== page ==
Ceramic ‘cone box’ show opens at BU
Countries around the world are represented in a small way at the Orton International Cone Box Show at Baker University.
About 175 ceramic art pieces 3 inches by 3 inches by 6 inches or smaller are on display at the Holt-Russell Gallery in Parmenter Hall. The show opened Tuesday with a reception and continues through April 7. It is free and open to the public. Gallery hours are 1 to 4 p.m. Sunday through Friday.
"It is a prestigious show," said Inge Balch, art professor at Baker University. "The college is well known in the ceramic field."
About 500 ceramic entries were received from more than 15 countries, including Germany, Austria, Holland, Sweden, Denmark, Iceland, South Africa, Cuba, the Dominican Republic, China, Korea, Japan, Venezuela, Canada and the United States.
Several entries from Kansas artists will be on display, including an entry from Gale Carter and Don Gauthier, Baldwin City.
The artists followed a simple guideline. Their artwork must fit inside an Orton Standard Pyrometric Cone Box. Pyrometer cones are used for monitoring temperatures during the firing process.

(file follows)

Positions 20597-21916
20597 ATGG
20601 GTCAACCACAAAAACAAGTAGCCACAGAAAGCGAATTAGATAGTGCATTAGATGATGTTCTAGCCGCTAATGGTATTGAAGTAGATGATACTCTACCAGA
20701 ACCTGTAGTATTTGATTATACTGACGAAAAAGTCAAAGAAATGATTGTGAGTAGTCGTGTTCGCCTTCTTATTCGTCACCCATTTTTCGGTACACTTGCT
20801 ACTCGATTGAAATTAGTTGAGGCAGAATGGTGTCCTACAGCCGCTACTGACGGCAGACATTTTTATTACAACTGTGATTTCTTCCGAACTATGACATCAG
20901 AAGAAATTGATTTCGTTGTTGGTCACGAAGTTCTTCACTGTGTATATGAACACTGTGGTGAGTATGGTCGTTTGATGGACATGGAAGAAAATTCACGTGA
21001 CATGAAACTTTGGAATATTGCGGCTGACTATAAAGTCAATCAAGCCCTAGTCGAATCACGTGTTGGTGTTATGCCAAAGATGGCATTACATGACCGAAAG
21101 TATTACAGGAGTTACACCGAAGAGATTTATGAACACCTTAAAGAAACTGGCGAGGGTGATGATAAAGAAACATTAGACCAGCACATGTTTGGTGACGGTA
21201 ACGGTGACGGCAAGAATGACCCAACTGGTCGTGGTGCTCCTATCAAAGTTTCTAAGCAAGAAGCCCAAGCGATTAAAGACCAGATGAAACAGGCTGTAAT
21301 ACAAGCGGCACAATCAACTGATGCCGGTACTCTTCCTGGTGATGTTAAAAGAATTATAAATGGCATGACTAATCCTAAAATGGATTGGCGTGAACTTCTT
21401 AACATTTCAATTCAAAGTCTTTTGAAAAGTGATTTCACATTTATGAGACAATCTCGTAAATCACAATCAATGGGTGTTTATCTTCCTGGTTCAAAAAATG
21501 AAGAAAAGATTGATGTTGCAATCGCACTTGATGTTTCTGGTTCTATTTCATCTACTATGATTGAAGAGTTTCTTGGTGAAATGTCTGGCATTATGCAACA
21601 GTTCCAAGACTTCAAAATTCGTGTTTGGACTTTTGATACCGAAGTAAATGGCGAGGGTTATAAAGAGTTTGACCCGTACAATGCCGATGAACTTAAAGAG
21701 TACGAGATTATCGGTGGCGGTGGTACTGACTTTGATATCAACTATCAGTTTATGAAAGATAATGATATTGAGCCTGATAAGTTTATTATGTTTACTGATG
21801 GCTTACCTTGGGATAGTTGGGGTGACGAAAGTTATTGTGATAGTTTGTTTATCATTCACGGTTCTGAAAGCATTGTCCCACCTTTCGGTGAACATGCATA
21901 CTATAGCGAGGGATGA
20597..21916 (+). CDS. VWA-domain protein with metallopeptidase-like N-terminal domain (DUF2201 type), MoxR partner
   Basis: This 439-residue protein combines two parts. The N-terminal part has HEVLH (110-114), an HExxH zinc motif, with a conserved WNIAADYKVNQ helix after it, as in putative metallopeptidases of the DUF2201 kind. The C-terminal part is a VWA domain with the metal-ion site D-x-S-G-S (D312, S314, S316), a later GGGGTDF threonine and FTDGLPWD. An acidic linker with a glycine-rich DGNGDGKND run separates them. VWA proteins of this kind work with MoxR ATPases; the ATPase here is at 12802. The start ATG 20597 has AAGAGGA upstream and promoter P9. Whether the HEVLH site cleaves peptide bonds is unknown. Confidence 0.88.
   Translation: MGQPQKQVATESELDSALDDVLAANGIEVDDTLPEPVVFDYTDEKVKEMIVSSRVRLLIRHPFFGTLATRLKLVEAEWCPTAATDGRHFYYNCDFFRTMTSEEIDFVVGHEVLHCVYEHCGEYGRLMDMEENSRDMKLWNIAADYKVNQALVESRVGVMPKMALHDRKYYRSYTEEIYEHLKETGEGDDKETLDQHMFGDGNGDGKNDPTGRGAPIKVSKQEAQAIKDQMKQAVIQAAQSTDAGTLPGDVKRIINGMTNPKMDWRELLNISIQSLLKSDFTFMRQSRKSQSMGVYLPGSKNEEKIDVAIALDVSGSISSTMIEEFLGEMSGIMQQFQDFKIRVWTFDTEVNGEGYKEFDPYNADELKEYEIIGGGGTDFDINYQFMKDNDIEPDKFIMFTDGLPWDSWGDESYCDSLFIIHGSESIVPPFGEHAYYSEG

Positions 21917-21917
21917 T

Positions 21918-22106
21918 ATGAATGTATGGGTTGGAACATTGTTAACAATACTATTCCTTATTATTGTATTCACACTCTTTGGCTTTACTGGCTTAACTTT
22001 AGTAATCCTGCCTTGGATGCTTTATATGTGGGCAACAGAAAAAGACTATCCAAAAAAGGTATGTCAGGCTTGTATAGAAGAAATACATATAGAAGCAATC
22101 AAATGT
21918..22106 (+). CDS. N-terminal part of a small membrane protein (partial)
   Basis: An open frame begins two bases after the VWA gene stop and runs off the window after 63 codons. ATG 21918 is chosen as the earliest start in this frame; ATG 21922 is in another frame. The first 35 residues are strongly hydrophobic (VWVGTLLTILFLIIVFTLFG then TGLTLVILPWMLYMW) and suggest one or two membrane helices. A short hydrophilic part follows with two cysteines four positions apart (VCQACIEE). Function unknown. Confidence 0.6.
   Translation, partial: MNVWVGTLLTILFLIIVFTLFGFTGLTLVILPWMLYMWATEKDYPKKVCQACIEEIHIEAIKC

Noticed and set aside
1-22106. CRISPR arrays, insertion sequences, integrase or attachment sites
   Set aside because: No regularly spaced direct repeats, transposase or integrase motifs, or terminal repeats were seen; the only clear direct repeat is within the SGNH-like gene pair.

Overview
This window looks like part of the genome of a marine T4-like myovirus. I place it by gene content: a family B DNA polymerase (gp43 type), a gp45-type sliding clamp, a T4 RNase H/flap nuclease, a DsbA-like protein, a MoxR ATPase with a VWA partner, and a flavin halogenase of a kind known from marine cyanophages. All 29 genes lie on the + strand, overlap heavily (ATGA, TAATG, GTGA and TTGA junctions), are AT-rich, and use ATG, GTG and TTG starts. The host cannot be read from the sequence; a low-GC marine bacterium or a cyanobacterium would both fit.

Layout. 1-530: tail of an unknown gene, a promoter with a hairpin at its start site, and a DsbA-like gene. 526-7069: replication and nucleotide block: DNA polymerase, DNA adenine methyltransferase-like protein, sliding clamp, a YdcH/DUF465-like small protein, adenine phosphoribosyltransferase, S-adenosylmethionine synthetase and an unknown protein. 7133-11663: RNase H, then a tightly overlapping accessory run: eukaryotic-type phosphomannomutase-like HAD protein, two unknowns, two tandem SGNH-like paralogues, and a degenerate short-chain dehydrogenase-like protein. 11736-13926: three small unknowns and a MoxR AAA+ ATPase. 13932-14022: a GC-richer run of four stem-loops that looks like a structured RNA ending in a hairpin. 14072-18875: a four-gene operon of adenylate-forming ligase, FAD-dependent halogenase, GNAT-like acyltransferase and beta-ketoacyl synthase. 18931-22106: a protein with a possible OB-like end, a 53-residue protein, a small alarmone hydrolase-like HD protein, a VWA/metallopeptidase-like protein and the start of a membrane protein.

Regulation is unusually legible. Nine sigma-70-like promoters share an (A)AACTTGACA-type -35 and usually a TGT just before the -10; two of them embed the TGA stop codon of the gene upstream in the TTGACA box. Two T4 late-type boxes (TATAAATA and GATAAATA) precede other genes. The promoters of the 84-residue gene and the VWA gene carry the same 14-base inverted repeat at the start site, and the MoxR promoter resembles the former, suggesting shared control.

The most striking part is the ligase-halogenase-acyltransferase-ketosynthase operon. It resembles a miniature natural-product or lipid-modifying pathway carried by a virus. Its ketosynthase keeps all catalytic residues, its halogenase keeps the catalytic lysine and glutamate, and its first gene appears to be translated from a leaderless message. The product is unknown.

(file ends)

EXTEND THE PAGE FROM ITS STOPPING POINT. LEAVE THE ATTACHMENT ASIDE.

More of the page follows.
Entries were judged by Nina Hole, a ceramic artist from Skaelskor, Denmark; Richard Notkin, a ceramic artist from Helena, Mont.; and Jeff Oestreich, a potter from Taylors Falls, Minn.
"When you have three jurors that all do different things, you get a nice show because you get the individual input of all three," Balch said. "What comes out of that is wonderful."
The National Cone Box Show was created in 1975 by Lawrence artist Bill Bracker, who died in 1993, while he was a professor at Purdue University. The show moved to Lawrence in 1977, but was discontinued in 1979. Baker resurrected the event in 1994 the first time entries were solicited from overseas.
"It grows every year," Balch said of the show. "Ceramics is a big field within the arts. It is something everyone can enjoy and they can even learn to do it. It is a very serious art media something that has been done forever."
Not only are the entries from all over the world, Balch expects spectators from other countries. High school and grade school students are also scheduled to visit the exhibit.
Following the show at Baker University, the entries will be displayed in March at the 34th Annual Conference of the National Council on Education for Ceramic Arts in Denver, and later at shows in Manhattan, Alaska and Nebraska.
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